Then occurred an act of piracy that put to shame the mightiest exploits of Blackbeard and Captain Kidd. In latest Pliocene or earliest Pleistocene time additional uplift of the Uncompahgre arch, an unusually large flood, or both, caused the ancestral Colorado River to overflow its banks and spill across a low shale divide into the headwaters of the tributary. Some ponding may have preceded the spillover. With this enormously increased supply of water, the tributary cut down rapidly through the soft shale and captured the entire flow of the Colorado River, but the ancestral Gunnison River still flowed through Unaweep Canyon, as shown in figure 34B. Stream capture of this type is appropriately called "piracy."

But the piracy had not ended. Note in figure 34B that the "new" river sent out several tributaries, one of which headed for and, with the aid of yet additional and greater uplift, soon captured the ancestral Gunnison River, as shown in figure 34C. This second act of piracy left Unaweep Canyon really "high and dry" except for small streams that carried off what little water the canyon received from local rain and snow. While these piracies were taking place, the Book Cliffs and the edge of Grand Mesa gradually retreated away from the valley because of erosion, and more of the Uncompahgre arch was uncovered.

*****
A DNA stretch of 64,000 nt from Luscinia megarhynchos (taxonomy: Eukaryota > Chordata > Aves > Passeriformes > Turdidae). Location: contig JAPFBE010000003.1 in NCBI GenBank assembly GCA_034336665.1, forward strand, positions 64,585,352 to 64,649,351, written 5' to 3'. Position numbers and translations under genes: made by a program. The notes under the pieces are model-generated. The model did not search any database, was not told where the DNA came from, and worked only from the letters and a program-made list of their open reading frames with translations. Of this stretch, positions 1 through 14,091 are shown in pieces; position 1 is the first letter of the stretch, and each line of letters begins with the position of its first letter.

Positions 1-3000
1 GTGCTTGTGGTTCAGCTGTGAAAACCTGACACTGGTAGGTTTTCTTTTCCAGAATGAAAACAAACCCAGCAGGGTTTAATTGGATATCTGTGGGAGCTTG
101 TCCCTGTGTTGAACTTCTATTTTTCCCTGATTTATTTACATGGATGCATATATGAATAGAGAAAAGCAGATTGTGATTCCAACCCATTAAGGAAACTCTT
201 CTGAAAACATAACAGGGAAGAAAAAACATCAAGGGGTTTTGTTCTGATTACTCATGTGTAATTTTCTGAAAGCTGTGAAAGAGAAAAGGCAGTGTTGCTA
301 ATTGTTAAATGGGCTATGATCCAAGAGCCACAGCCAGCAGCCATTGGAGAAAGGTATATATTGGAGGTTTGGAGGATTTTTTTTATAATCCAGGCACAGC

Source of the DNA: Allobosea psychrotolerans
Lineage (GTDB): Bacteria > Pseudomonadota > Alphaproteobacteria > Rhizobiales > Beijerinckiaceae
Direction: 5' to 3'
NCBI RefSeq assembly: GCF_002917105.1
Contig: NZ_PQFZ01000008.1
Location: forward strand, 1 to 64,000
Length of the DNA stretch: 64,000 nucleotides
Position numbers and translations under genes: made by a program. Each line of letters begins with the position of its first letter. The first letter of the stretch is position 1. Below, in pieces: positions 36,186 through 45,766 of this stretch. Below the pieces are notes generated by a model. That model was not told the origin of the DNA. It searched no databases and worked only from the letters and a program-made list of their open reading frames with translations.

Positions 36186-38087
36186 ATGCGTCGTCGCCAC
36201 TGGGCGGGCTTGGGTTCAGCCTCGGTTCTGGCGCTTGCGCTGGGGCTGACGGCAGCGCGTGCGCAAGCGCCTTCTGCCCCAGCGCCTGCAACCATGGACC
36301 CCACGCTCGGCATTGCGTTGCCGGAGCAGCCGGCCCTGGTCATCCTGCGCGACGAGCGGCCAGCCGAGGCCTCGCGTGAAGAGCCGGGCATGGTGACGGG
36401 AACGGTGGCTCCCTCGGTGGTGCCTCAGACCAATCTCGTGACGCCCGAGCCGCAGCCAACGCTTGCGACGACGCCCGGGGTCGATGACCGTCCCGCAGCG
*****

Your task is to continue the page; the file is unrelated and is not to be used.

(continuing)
The rising Uncompahgre arch, whose renewed uplifts in latest Pliocene or earliest Pleistocene times played such an important role in the ultimate abandonment of ancestral Unaweep Canyon, was asymmetric in that the crest was not in the middle but was near the southwest side. Although sharp, locally faulted monoclines are found on both sides of the arch, including the part within the Monument, in general, the northeastern flank has a rather gentle northeastward dip; whereas, the southwestern flank of the arch also is bordered by normal faults of considerable vertical displacement.26 Thus, after abandonment, the minor drainage in Unaweep Canyon continued to flow northeastward from a new divide near the south western border, and ancestral West Creek began cutting northeastward toward the new divide. The drainage pattern depicted in figure 34C differs slightly from my earlier interpretation and results from additional fieldwork.27

26See Cater, 1970, p. 67.

27Lohman 1961, 1965a. 1965b; Hunt 1969, p. 87.

At the time of abandonment, ancestral Unaweep Canyon was a V-shaped canyon resembling Glenwood Canyon just upstream from the city of Glenwood Springs, Colorado. The reasons for its change in shape and appearance to the beautiful U-shaped canyon we find today and the profound effect the abandonment of Unaweep Canyon had on the deepening of the Grand Valley and the canyons of the Monument will be brought out in the section "Canyon Cutting."

<<< Previous <<< Contents >>> Next >>>

Last Updated: 8-Jan-2007